Are your emotions getting the better of you right now? Do you feel too overwhelmed with anger or resentment? Use this gorgeous technique with 4 healthy ways to release anger – for good.
Ever had a disagreement with someone, and found it hard to let go of your anger once it’s over?
If it was left unresolved, you might have continued to think about it; getting angrier and angrier the more you sat with it.
You might have had a real strong urge to hash it out – but you knew it’d only make things worse.
Story of my life.
And it’s not only disagreements with people that can trigger us to ruminate in this way. It could be a critical comment, an unkind look, a betrayal of our trust… the list goes on and on.
The problem is, when we’re so focused on how bad we feel, it’s almost impossible to be focused, creative or productive.
The answer? Allowing ourselves to process our emotions in a healthy way.
You’ve got to feel it to heal it
The key is not to ignore, suppress, or otherwise “stuff down” difficult or intense emotions.
Research shows that suppressing thoughts isn’t an effective strategy for moving on – if anything, it keeps the thought comin’ back.
The truth is, we’re not really taught how to deal with intense negative emotions (other than being told to stop crying or “not feel bad”), and we’re discouraged from expressing them (e.g. “stop making a scene”).
If we learn this stuff as children, as adults we draw the natural conclusion that negative emotions = bad, and therefore shouldn’t be felt.
Why freewriting is so powerful
You might think that putting your feelings into words will intensify them. However, many studies have found the opposite to be true.
Writing down (or saying out loud) what we’re feeling seems to reduce the intensity of the emotion.
It’s a process psychologists call “affect labelling”.
Recent research has found that, for most of us, our emotional intensity decreases rapidly when we express our feelings with a simple ‘I feel’ statement (such as, ‘I feel angry’).
Even monks do it
He describes how – just like in physics – energy cannot be created or destroyed, only transformed or transferred.
Freewriting allows us to consciously experience, process, and heal our feelings by transferring our emotional energy to the page (and therefore, moving it outside of our body and mind).
It’s worth noting Dandapani advises repeating this process 3-4 times if an emotional experience is particularly intense.
When you need to vent and release
Try this technique before unleashing your feelings on someone else.
The benefits of this include:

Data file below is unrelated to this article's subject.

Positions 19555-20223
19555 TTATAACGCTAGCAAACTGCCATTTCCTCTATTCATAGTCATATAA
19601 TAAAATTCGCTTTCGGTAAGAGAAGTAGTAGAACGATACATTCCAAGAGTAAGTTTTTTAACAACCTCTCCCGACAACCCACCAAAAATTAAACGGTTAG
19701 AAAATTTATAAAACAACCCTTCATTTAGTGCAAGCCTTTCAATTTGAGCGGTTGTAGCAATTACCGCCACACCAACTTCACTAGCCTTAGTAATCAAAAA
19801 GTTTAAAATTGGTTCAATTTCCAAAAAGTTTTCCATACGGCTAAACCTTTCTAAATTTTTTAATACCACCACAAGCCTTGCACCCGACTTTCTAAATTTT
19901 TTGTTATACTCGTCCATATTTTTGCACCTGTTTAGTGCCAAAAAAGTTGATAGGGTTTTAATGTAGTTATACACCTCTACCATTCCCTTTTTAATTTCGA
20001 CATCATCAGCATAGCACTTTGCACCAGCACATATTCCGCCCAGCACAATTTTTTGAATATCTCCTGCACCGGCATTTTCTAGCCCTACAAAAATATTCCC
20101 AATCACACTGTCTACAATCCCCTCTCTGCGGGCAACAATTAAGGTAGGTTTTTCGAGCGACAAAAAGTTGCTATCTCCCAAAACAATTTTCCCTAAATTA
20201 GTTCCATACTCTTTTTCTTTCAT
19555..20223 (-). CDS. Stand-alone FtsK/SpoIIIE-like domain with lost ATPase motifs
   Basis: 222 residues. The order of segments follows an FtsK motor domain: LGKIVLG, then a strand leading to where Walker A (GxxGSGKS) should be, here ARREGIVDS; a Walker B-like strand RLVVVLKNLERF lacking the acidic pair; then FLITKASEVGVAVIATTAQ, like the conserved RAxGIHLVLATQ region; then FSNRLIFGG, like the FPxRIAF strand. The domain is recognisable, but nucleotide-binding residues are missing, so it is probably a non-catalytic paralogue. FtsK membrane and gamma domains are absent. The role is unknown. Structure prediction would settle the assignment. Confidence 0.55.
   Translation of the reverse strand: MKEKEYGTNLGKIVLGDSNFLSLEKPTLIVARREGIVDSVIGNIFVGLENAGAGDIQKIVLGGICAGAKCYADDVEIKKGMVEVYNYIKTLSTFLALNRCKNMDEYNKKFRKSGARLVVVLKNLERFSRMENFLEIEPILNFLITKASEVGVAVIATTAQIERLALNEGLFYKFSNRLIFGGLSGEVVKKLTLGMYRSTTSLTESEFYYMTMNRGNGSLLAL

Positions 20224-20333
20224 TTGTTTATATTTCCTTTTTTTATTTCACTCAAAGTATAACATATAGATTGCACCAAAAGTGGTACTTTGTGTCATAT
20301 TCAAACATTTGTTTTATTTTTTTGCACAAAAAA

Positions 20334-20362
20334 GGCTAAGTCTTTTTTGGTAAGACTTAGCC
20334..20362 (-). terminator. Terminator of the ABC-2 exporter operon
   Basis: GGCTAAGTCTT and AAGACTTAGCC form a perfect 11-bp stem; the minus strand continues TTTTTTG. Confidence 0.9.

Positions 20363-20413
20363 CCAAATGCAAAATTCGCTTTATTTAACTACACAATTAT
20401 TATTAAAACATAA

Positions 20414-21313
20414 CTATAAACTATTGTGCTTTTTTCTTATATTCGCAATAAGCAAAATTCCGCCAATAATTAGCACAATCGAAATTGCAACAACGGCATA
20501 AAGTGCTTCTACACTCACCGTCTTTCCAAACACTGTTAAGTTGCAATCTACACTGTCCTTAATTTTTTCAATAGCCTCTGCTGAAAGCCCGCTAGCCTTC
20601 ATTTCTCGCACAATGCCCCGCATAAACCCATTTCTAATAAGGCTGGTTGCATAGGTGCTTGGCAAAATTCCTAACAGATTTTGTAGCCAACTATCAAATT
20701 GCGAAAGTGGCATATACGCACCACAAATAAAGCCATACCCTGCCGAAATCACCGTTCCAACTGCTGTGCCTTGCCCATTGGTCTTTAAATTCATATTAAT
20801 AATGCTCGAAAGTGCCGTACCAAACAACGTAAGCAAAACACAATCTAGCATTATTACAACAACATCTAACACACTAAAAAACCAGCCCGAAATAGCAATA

- Avoiding saying something in the heat of the moment we don’t really mean (and might regret later)
- It gives us time and space to truly connect to our feelings, and get clear about what’s really going on for us
- It teaches us to be self-sufficient when it comes to dealing with our emotions, and consciously sharing our feelings once we’ve processed them – rather than dumping them on others
Once you’ve completed the practice, you may feel as if you’ve released everything you needed to.
Personally, freewriting helps me take a step back, safely express what I need to, process the emotion, and then decide what to do from a clearer headspace.
4 Step Freewriting Ritual
1. Find a safe space to write
Start by finding (or creating) a safe space for yourself where you can write alone – uninterrupted and undisturbed – for a short period of time.
I normally use my meditation space, since it’s where I do most of my self-reflection. I’ll light some incense or a candle, put calming music on, and settle with my journal.
When you’re alone, you might feel more able to let the tears flow, scream into a pillow, or roll around on the floor (whatever you gotta do).
2. Let it all out
Use “I feel” sentences to express exactly how you’re feeling. Let it flow. Trust that whatever comes will help you heal.
Keep going until you feel like there’s nothing left.
Then ask yourself, “is there anything more about this?” – if the answer is yes, continue. When the answer is no, put down the pen.
3. Find stillness
When you’re done, take a little time to go inwards. Set a timer for 5 minutes (or longer) and just sit, noticing how your body and mind feel.
Notice whether there have been any shifts. Has your breathing has changed, is your mind clearer, has any tension been released?
The goal is not to achieve any of these things, but simply to notice.
Time to let go. Take your paper and find a way to move this out of your life.
Rip the paper, burn it, scribble all over it (this counts as expressionist art, right?). Do whatever feels right to you, but do move it out. Don’t allow the energy to stew, or remain available for you to look at and ruminate over.
Set an intention to release this negative energy as you do so. Then let it go.